Living in the Face of Hatred and Evil
By David A. Rosenberg
It’s time to move on. No, not from the horrors of the Holocaust, but from “The Diary of Anne Frank” as many know it. The dramatization of the famous book, now in revival at Westport Playhouse, though still powerful, has become part of a cottage industry. We’re familiar with the basic events; what is less known is the thwarted promise of an incipient writer, not an accidental chronicler but a brilliant, keen-eared craftswoman who does more than relate the domestic quarrels of eight people barely getting along in a claustrophobic attic.
The diary, left behind when Nazis arrested Anne, her father, mother and sister, plus fellow fugitives Mr. and Mrs. Van Daan, their son Peter and their unexpected boarder, Mr. Dussel, has undergone numerous tellings: a 1955 Pulitzer Prize-winning play, a 1997 revision, a film, several exegeses, even a musical, by gosh, called “Yours, Anne.” Controversy dogged the adaptations, too complicated to go into but involving authors Lillian Hellman and Meyer Levin (whose wish to dramatize the diary was the subject of “Compulsion,” seen at Yale Rep last season).
It’s Wendy Kesselman’s 1997 revision we’re dealing with at Westport. She made several vital changes to the 1955 version that was written by Hollywood screenwriters Frances Goodrich and Albert Hackett. Kesselman frames the play with the chilling arrival of the Franks at their hiding place, ending with a graphic summary of what happened to everyone after their arrest. The Goodrich-Hackett version begins after the war, with Otto Frank’s finding his daughter’s diary, and ends with Anne’s voice, saying, “In spite of everything, I still believe that people are really good at heart.”
Now, that quotation is almost surreptitiously dropped in as Nazi officers begin to arrest the attic’s refugees. The emphasis here is on evil, not good, and the politics are stronger. For instance, Anne’s mother says (as she didn’t in the 1955 version), “There’s no hope to be had. I know that. I knew it the night Hitler came to power. . . . And now in London, what is the Dutch Queen doing? What are they all doing? They’re not even mentioning the word Jew. The trains are still leaving. Why don’t they bomb the tracks?”
The Jewishness of Anne’s thoughts are juiced up – Palestine as a refuge, a Hanukkah song in Hebrew, not, as in the 1955 version, in English. Yet the effect, paradoxically, distances us even further from the diary instead of bringing us closer to what is as much a literary achievement as a remembrance of terrors past.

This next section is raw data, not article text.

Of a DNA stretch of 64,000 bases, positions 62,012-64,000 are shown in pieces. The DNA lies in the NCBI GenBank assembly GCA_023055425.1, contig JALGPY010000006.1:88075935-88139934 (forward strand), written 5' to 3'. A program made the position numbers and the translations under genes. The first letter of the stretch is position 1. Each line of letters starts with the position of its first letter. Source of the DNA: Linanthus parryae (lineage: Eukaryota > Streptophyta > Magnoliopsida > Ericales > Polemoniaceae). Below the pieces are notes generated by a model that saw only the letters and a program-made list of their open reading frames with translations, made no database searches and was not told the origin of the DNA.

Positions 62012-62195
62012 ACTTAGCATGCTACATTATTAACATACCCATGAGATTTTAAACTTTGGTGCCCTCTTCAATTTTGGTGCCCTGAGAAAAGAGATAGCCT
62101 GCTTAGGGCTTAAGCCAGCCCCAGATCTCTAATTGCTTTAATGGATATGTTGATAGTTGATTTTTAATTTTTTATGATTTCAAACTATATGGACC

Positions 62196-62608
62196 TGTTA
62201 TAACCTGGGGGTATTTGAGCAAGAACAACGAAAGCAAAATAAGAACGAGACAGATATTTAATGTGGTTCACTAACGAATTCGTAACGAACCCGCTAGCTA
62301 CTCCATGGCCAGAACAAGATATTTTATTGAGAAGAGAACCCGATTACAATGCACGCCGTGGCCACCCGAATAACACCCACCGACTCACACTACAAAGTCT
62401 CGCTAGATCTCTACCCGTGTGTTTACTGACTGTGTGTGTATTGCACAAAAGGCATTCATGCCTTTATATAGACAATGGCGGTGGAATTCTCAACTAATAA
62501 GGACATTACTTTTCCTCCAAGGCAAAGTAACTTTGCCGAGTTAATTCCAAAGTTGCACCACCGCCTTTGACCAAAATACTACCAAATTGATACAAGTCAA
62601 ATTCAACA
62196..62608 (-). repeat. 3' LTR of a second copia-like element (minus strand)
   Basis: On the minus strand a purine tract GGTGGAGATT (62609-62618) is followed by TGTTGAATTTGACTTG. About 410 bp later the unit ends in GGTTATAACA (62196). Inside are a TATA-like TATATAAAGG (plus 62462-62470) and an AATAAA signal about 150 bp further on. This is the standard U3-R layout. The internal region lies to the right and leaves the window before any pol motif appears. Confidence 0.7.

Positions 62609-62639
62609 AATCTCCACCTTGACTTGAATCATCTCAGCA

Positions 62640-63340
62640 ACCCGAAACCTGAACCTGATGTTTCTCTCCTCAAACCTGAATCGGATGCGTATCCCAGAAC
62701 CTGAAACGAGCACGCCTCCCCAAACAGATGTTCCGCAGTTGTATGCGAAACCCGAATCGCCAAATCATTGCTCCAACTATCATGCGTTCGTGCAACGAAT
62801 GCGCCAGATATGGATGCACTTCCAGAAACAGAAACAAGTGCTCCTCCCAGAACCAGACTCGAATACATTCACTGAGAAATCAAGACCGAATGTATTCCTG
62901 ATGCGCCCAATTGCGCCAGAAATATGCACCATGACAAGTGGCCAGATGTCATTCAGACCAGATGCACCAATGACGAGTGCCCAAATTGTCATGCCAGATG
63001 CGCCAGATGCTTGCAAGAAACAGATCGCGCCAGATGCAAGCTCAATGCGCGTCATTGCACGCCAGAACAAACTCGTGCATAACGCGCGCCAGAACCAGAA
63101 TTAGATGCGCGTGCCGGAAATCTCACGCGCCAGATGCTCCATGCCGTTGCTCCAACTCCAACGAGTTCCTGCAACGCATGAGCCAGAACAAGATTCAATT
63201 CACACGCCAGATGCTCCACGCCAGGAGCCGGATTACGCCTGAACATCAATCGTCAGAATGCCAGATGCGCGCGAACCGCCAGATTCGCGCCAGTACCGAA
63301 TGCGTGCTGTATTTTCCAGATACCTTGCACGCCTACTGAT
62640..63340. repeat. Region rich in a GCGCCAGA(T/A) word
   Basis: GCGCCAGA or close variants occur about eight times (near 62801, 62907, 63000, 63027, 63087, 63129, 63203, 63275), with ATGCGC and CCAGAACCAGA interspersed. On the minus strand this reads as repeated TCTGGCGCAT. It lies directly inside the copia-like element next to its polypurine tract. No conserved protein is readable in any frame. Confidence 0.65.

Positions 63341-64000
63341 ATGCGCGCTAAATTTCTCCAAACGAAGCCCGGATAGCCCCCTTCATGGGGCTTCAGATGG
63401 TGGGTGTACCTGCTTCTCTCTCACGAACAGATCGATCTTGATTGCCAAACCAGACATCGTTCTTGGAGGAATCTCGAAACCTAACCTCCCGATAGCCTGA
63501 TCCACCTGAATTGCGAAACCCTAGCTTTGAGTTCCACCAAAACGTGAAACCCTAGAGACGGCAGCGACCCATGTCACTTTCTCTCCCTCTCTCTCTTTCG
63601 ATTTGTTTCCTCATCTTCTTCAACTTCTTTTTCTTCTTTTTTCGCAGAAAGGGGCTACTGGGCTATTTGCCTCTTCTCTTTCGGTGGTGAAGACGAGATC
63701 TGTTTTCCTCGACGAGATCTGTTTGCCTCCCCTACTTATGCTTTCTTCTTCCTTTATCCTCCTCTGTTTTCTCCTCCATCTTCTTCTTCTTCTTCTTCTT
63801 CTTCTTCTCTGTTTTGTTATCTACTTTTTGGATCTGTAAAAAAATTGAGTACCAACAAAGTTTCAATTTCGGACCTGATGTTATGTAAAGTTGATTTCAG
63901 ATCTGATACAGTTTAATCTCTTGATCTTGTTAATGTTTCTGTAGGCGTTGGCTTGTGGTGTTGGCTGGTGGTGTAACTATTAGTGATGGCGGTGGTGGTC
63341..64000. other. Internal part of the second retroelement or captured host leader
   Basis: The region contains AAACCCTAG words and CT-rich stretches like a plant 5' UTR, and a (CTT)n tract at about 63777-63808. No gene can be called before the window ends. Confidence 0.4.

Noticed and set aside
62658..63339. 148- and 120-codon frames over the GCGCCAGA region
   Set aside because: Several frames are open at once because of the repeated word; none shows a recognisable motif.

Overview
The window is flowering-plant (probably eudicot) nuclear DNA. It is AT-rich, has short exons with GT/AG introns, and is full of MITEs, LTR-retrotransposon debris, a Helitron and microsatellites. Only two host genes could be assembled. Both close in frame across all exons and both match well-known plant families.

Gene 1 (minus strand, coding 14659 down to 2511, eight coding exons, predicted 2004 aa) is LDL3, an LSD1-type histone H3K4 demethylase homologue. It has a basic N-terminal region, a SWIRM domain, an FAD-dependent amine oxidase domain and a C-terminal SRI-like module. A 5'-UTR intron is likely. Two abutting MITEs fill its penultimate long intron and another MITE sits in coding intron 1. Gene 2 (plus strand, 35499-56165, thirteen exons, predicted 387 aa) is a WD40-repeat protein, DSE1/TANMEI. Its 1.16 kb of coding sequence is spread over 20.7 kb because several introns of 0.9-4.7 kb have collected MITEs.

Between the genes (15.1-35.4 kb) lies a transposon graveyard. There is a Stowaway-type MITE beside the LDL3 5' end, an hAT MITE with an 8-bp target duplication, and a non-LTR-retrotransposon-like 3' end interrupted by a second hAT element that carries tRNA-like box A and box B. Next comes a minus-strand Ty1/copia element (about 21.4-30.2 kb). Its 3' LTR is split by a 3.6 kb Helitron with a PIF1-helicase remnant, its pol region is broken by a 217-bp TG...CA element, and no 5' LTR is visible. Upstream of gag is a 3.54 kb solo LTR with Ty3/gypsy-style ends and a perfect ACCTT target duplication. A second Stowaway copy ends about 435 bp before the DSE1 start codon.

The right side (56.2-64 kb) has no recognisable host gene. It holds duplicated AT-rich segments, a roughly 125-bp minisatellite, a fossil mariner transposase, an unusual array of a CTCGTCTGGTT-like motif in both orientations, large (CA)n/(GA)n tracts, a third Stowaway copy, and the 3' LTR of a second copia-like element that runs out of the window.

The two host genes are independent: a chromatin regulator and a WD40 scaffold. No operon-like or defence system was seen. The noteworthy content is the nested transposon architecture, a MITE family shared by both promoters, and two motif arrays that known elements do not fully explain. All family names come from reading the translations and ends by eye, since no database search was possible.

What does close the gap, thankfully, is the heightened emphasis on Anne’s growing sexuality and a particularly insightful bit about her relationship with a one-time school friend, leading to her intensified flirtation with Peter Van Daan. Towards the end, the stage is divided between youngsters and adults, all eating strawberries as if natural order were finally offering a ray of hope in a world nearly destroyed by vicious humans. It’s a deceptively bucolic moment, a superbly effective and affecting scene so cruelly interrupted by the play’s terrifying climax.
Under Gerald Freedman’s solemn, grave, sometimes stylized direction, Molly Ephraim embodies Anne’s “quicksilver” personality, expertly tracing her maturing into a young girl who can be both tender and tart. The rest of the cast – Ari Brand, Lauren Culpepper, Mitch Greenberg, Felicity Jones, Lou Liberatore, Mimi Lieber, Allen McCullough, Steve Vinovich and Monica West – succeed by playing their characters as real people, not symbols. Indeed, their unadorned acceptance of Anne’s Hanukkah gifts is the evening’s most moving scene, trumping Otto Frank’s final breakdown which sentimentalizes what should be an accusatory moment.
Technical credits are top-notch. John Ezell’s cramped set, Willa Kim’s threadworn costumes, Rusty Wandall’s exciting sound design and, especially, Travis McHale’s lighting which travels from subtle to frightening, all contribute to an evening that is both a testament to evil and a reminder that hatred lurks around every corner.
This review appeared in The Hour, Oct. 7